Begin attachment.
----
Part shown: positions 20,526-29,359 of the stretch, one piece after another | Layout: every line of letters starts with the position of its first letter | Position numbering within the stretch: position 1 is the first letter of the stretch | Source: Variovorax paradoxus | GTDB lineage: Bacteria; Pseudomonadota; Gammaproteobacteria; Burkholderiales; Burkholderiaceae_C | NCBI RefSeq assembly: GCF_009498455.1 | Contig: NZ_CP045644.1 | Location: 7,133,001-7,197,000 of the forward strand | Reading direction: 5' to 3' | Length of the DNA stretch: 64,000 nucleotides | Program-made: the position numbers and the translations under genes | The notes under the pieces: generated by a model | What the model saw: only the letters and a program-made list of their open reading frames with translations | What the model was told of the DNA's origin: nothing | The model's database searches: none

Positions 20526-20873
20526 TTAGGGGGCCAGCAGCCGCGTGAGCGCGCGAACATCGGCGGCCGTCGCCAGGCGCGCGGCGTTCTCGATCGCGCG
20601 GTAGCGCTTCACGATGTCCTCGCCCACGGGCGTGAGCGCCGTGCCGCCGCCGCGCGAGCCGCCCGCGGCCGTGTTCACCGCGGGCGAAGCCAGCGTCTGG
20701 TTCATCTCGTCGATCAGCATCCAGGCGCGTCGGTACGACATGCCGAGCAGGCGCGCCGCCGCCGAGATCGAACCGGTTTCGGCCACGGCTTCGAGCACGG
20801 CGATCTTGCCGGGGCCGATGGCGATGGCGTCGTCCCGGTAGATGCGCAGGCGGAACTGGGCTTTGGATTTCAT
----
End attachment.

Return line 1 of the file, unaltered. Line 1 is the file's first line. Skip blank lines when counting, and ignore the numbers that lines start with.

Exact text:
Part shown: positions 20,526-29,359 of the stretch, one piece after another | Layout: every line of letters starts with the position of its first letter | Position numbering within the stretch: position 1 is the first letter of the stretch | Source: Variovorax paradoxus | GTDB lineage: Bacteria; Pseudomonadota; Gammaproteobacteria; Burkholderiales; Burkholderiaceae_C | NCBI RefSeq assembly: GCF_009498455.1 | Contig: NZ_CP045644.1 | Location: 7,133,001-7,197,000 of the forward strand | Reading direction: 5' to 3' | Length of the DNA stretch: 64,000 nucleotides | Program-made: the position numbers and the translations under genes | The notes under the pieces: generated by a model | What the model saw: only the letters and a program-made list of their open reading frames with translations | What the model was told of the DNA's origin: nothing | The model's database searches: none